just as passionate about the Lord as I was, he made me feel beautiful, and he didn’t care that

I had Cystic Fibrosis. He wanted to take care of me. I thought for sure he was The One. Five

months into our relationship we started talking marriage, and I could not have been happier. I

just couldn’t believe someone would want to be with me for the rest of their life, knowing I was

sick, knowing how much work a life with me would be, and knowing that my life may be short

anyway.

Because everything seemed so perfect I could not have been more shocked when Nick

and I were sitting in the hospital during a routine stay, and I felt the Holy Spirit tell me I needed

to break up with him. I kept hearing, “do you trust me? Do you trust me?” And I kept saying, “of

course I trust you Lord. You know I do”. My heart completely broke when I heard, “Ok, then

trust me when I tell you to let go of this relationship”. So I did. I did not understand it, and every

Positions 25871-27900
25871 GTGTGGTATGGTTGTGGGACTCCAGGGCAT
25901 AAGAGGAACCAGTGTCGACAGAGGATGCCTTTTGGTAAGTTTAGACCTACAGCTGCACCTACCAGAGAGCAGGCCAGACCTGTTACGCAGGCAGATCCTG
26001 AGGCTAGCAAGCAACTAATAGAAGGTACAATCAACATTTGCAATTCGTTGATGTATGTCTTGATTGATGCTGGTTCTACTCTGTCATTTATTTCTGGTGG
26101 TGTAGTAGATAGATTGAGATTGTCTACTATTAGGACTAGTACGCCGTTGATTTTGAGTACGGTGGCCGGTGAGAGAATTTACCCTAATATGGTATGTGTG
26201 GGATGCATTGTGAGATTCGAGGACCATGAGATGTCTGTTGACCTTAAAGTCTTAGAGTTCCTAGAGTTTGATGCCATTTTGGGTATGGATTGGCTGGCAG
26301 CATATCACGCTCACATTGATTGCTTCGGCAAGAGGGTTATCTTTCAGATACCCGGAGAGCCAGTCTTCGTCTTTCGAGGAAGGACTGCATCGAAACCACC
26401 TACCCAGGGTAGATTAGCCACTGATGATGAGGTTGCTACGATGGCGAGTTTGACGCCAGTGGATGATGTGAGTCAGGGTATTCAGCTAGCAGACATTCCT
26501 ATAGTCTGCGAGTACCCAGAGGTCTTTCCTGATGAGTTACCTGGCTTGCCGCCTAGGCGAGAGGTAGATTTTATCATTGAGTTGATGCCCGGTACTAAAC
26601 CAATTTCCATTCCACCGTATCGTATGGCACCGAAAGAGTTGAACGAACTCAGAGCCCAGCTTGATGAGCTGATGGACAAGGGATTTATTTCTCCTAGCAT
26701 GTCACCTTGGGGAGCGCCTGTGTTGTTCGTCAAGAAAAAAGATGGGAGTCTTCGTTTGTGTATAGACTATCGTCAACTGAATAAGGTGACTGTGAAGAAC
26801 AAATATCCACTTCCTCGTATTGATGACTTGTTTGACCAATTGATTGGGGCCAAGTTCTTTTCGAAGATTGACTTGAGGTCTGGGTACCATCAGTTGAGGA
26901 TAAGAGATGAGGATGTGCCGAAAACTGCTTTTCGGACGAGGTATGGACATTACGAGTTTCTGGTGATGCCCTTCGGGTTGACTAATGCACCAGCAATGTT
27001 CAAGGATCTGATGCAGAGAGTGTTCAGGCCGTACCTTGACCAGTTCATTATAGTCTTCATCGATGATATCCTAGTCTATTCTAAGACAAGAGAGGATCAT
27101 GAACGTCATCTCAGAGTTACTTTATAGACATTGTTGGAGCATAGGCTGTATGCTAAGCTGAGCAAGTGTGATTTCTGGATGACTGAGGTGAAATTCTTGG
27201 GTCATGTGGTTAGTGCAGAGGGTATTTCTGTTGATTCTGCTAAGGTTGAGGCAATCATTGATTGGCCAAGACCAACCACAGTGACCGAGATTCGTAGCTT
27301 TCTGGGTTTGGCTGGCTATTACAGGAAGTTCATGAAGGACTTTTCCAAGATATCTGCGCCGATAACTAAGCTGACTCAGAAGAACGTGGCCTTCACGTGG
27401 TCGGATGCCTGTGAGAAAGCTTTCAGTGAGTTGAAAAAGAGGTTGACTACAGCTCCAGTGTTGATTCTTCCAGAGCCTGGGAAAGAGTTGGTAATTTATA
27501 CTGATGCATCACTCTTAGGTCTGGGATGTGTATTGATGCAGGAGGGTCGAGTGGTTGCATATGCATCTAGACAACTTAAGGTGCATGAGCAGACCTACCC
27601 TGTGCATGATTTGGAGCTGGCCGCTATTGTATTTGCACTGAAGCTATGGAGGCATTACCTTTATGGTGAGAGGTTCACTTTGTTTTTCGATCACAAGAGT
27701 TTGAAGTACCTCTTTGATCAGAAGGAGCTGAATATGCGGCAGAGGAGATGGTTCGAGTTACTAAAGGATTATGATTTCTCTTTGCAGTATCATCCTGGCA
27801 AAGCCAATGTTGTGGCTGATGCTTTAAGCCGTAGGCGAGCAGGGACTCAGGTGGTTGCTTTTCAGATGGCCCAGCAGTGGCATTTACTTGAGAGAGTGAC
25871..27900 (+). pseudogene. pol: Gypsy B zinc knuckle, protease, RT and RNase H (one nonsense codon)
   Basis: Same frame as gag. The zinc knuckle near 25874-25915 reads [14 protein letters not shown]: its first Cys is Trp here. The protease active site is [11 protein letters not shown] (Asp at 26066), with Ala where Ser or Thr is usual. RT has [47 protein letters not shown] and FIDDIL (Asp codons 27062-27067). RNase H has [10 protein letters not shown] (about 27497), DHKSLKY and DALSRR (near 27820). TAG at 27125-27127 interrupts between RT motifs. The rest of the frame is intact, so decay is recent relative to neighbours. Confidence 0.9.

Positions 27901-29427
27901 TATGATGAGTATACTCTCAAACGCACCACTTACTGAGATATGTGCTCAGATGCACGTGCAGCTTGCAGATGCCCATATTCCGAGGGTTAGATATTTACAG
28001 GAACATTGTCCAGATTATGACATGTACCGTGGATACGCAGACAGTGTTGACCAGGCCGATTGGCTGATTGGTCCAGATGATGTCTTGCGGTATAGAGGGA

fiber of my being wanted to ignore that nagging voice inside me, but I did it out of faith.

My only consolation was the story of Abraham and Isaac. I was convinced that God

would see my faithfulness and restore our relationship just as he did for Abraham. And that’s

what I waited for. For the next four years I did not even look at another guy. I just waited on the

Lord while everyone around me looked at me like I was ridiculous. Though I felt very alone in

those four years, they were some of the sweetest years with the Lord. It seemed as though every

verse of scripture I read and every sermon I heard was directly meant for me in this specific

situation. I would often wake up at three in the morning with a burden to pray for hours. The

Holy Spirit was so close, so comforting, and so alive in me. It was awesome. That’s how I knew

I was doing the right thing by waiting. I decided the only thing that would make me stop waiting

would be if Nick married someone else. Which wasn’t very likely because Nick had told me

he was going to wait for me also, and his entire family believed we would eventually get back

together.

Affects on Counseling

When I look back on this time of my life I can see it was a time of testing. I needed to

be tried and refined, and I needed to show that I was willing to lose everything for the sake

of Christ. No matter what anyone around me said, my allegiance was to Christ alone. That

allegiance will carry into my counseling as well. I want to do the best job I possibly can in